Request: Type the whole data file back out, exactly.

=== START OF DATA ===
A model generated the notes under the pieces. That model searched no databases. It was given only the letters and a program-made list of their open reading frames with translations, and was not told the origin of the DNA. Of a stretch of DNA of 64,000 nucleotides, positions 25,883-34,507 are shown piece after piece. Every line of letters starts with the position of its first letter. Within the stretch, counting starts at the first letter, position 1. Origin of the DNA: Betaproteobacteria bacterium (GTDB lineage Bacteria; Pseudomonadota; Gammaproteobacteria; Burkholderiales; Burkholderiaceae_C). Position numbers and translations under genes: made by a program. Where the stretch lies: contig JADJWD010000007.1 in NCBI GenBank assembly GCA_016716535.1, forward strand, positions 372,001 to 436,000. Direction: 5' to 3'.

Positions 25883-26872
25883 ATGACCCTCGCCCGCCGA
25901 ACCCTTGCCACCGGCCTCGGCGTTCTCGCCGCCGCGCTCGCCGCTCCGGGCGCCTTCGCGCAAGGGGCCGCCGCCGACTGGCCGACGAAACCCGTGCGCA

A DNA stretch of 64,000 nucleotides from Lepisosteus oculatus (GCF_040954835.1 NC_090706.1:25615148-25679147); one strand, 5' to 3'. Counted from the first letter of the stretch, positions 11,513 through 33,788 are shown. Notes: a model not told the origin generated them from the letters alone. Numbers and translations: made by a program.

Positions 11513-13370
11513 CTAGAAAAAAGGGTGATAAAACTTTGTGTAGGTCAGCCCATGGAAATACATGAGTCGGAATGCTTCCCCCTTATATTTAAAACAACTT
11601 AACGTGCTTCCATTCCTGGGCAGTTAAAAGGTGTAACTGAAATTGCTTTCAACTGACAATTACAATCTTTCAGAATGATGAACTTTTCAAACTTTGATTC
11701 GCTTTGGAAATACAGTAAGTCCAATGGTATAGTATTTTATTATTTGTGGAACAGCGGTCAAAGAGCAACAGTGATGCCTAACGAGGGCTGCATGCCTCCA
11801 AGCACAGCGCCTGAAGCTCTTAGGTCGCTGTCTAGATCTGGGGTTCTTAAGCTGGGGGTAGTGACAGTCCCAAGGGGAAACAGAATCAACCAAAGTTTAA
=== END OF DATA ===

A model generated the notes under the pieces. That model searched no databases. It was given only the letters and a program-made list of their open reading frames with translations, and was not told the origin of the DNA. Of a stretch of DNA of 64,000 nucleotides, positions 25,883-34,507 are shown piece after piece. Every line of letters starts with the position of its first letter. Within the stretch, counting starts at the first letter, position 1. Origin of the DNA: Betaproteobacteria bacterium (GTDB lineage Bacteria; Pseudomonadota; Gammaproteobacteria; Burkholderiales; Burkholderiaceae_C). Position numbers and translations under genes: made by a program. Where the stretch lies: contig JADJWD010000007.1 in NCBI GenBank assembly GCA_016716535.1, forward strand, positions 372,001 to 436,000. Direction: 5' to 3'.

Positions 25883-26872
25883 ATGACCCTCGCCCGCCGA
25901 ACCCTTGCCACCGGCCTCGGCGTTCTCGCCGCCGCGCTCGCCGCTCCGGGCGCCTTCGCGCAAGGGGCCGCCGCCGACTGGCCGACGAAACCCGTGCGCA

A DNA stretch of 64,000 nucleotides from Lepisosteus oculatus (GCF_040954835.1 NC_090706.1:25615148-25679147); one strand, 5' to 3'. Counted from the first letter of the stretch, positions 11,513 through 33,788 are shown. Notes: a model not told the origin generated them from the letters alone. Numbers and translations: made by a program.

Positions 11513-13370
11513 CTAGAAAAAAGGGTGATAAAACTTTGTGTAGGTCAGCCCATGGAAATACATGAGTCGGAATGCTTCCCCCTTATATTTAAAACAACTT
11601 AACGTGCTTCCATTCCTGGGCAGTTAAAAGGTGTAACTGAAATTGCTTTCAACTGACAATTACAATCTTTCAGAATGATGAACTTTTCAAACTTTGATTC
11701 GCTTTGGAAATACAGTAAGTCCAATGGTATAGTATTTTATTATTTGTGGAACAGCGGTCAAAGAGCAACAGTGATGCCTAACGAGGGCTGCATGCCTCCA
11801 AGCACAGCGCCTGAAGCTCTTAGGTCGCTGTCTAGATCTGGGGTTCTTAAGCTGGGGGTAGTGACAGTCCCAAGGGGAAACAGAATCAACCAAAGTTTAA